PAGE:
A version of this story first appeared in the Cannes issue of TheWrap Magazine.
Cannes bowed to the winds of change with typically French flair on April 13, when general delegate Thierry Frémaux explained why the storied and tradition-bound festival had admitted so many films from the decidedly modern streaming services Netflix and Amazon Studios.
“I won’t play the innocent,” he told a crowded room of journalist in Paris. “There are two new operators.”
Indeed, Netflix and Amazon Studios attend the 70th year of the festival in positions of real strength: The deep-pocketed former gets a prestige bump to complement its considerable global subscriber base, while the latter is back in numbers after its historic appearance last year.
In that same room in Paris, the festival’s opening press conference, festival leadership seemed to be heralding inevitable change — which quickly led to some highly publicized blowback when it came to one of those new operators. (More on that shortly.)
“Amazon and Netflix are new for filmmakers, producers and for the festivals,” Frémaux said at the April press conference announcing the Cannes lineup. “The festival is a laboratory.” And as usual for a film festival these days, the two streaming giants are major players in that laboratory.
While it wasn’t able to get an invite last year, Netflix has muscled onto the Croisette this year with two significant films. The first is Bong Joon Ho’s “Okja,” starring Tilda Swinton and Jake Gyllenhaal. The “Snowpiercer” director is beloved by talent, including his returning villain Swinton, and this emotional action thriller looks like his most commercially appealing work to date.
The other film is “The Meyerowitz Stories (New and Selected),” from writer-director Noah Baumbach in what is his first film at Cannes. He unites a considerable cast of funny people in Ben Stiller, Adam Sandler, Emma Thompson, Dustin Hoffman, Candice Bergen and “Homeland” star Elizabeth Marvel. Both titles are in contention for the Palme d’Or, a first for the company that won its first Oscar in February for the documentary short “The White Helmets.”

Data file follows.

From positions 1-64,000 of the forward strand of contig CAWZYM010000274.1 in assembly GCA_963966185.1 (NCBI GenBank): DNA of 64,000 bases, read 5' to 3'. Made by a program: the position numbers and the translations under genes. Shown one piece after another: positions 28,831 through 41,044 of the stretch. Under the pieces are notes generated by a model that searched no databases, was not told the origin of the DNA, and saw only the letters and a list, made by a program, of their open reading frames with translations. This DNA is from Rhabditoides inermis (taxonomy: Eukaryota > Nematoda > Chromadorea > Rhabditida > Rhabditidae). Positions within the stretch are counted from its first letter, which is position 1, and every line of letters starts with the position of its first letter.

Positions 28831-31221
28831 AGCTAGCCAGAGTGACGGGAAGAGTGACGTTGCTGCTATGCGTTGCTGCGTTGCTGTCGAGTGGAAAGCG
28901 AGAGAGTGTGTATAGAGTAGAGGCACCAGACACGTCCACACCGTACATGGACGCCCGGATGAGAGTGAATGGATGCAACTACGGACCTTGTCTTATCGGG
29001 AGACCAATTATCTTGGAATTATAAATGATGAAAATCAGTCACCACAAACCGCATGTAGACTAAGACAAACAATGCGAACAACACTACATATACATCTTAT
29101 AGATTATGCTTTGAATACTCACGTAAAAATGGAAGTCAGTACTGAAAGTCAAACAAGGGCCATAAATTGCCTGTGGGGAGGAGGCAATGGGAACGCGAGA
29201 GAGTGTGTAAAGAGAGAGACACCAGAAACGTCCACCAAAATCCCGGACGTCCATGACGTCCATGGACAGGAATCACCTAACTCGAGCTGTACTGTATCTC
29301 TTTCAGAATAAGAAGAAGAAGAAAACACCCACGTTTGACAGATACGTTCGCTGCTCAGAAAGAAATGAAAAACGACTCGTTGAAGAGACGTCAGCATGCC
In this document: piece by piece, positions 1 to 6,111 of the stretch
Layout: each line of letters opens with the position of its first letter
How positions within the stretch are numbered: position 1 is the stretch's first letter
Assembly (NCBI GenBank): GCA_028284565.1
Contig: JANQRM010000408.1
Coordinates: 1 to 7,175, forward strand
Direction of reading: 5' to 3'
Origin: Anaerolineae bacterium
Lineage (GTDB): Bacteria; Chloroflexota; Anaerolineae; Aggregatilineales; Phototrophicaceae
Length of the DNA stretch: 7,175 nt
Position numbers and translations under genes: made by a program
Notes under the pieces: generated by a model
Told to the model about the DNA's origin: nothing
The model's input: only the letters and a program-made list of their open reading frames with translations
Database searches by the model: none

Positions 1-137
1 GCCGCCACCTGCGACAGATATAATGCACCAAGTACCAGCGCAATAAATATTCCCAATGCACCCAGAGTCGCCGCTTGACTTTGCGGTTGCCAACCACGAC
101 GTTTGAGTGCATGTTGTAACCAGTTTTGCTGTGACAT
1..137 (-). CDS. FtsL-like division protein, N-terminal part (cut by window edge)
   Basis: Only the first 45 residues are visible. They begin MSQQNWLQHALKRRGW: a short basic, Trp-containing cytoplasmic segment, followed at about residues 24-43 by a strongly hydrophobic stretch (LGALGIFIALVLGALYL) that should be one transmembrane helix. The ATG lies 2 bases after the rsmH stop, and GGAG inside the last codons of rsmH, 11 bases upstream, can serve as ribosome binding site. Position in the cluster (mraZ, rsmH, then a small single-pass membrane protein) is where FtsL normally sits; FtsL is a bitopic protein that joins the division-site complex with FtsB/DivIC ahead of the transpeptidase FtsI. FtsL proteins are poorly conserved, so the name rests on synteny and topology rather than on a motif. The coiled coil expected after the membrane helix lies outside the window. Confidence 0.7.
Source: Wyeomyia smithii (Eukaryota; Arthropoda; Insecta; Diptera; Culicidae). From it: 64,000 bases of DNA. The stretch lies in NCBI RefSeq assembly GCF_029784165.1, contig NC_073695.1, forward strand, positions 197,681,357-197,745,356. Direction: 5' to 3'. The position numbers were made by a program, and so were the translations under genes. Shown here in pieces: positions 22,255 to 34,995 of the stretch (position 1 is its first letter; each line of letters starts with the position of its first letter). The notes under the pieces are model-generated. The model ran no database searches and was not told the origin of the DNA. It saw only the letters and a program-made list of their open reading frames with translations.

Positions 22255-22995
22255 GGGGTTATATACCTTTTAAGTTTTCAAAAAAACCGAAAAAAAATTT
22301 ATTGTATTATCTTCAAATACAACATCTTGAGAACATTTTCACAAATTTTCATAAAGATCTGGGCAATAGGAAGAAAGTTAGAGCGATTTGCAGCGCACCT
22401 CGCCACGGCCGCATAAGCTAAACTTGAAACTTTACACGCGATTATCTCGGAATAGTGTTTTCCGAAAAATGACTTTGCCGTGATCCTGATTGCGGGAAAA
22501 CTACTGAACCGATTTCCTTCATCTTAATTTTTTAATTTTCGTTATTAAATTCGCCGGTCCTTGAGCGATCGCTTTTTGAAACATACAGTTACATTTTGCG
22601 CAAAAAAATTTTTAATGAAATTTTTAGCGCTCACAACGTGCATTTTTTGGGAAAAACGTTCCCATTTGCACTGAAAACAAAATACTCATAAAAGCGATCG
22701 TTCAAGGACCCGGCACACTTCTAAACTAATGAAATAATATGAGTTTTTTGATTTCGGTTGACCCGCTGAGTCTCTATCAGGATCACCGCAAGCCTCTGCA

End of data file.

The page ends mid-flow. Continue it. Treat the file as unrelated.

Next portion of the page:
Amazon Studios has fared better than Netflix in streaming’s brief history of disrupting Cannes. In 2016, Jeff Bezos’ fledgling division opened the festival with the Woody Allen acquisition “Café Society,” and sent four other films into competition. This year, Amazon Studios head Roy Price is shipping over Todd Haynes’ “Wonderstruck,” which reunites the director with Julianne Moore in a tale about two deaf children living in different time periods in New York; and Lynne Ramsay’s grim drama “You Were Never Really Here,” in which Joaquin Phoenix plays a war vet investigating a sex trafficking ring.
So everyone will have a nice strut down the Croisette and then happily party on their yachts, right? Not if you’re a group of angry French movie theater owners, incredulous that an upstart streaming service would get a prestigious booking at Cannes but have no obligation to release the picture on movie screens.
“Netflix has been avoiding French regulation and fiscal obligations,” said a group representing theaters, the French National Cinema Federation, ahead of the festival. “These rules allow for the financing of our strong film industry and ecosystem which in turn allows for many French and foreign movies selected at Cannes to get made.”
While the festival held firm to its inclusion of the streaming titles, they delivered a shock a week before festival goers would arrive in the glamorous coastal town by announcing a forthcoming rule that all titles screening in competition would need a formal theatrical release in France.
“The establishment closing ranks against us,” Netflix CEO Reed Hastings vented on his Facebook page.
These particular companies have been disrupters (and not in the positive, edgy context) at festivals before, specifically on respective acquisition sprees. Netflix and Amazon will be traveling to Cannes with more than movies lining their pockets — don’t forget these companies were two of the biggest buyers at this year’s Sundance Film Festival, with Amazon spending a fest-high $12 million for “The Big Sick” a year after it had bagged “Manchester by the Sea” for $10 million, and Netflix landing nine films, the most of any studio in Park City. (The haul included “The Incredible Jessica James,” “To the Bone,” “Berlin Syndrome” and “Casting JonBenet.”)
In an exclusive sit-down with TheWrap prior to the FNCF controversy, Netflix Chief Content Officer Ted Sarandos addressed complaints from the theatrical establishment. “We’re all in the consumer-satisfaction business,” he said. “If you really believe that people would abandon movie theaters if day-and-date releasing was going on, that doesn’t say much for that industry.
“I have more faith in them than they do,” he added.
As a buyer, Sarandos is confident that a subscription service model like his own juggernaut “is a better way to monetize most movies. Not all movies, but most movies.”
Sarandos was quick to add a significant point about why it’s a good idea for filmmakers to make a deal with Netflix. “Nobody has ever lost money making a movie for Netflix,” he insisted. “Ever. Every movie we make is profitable.”
Click here to read more from the Cannes issue of TheWrap Magazine.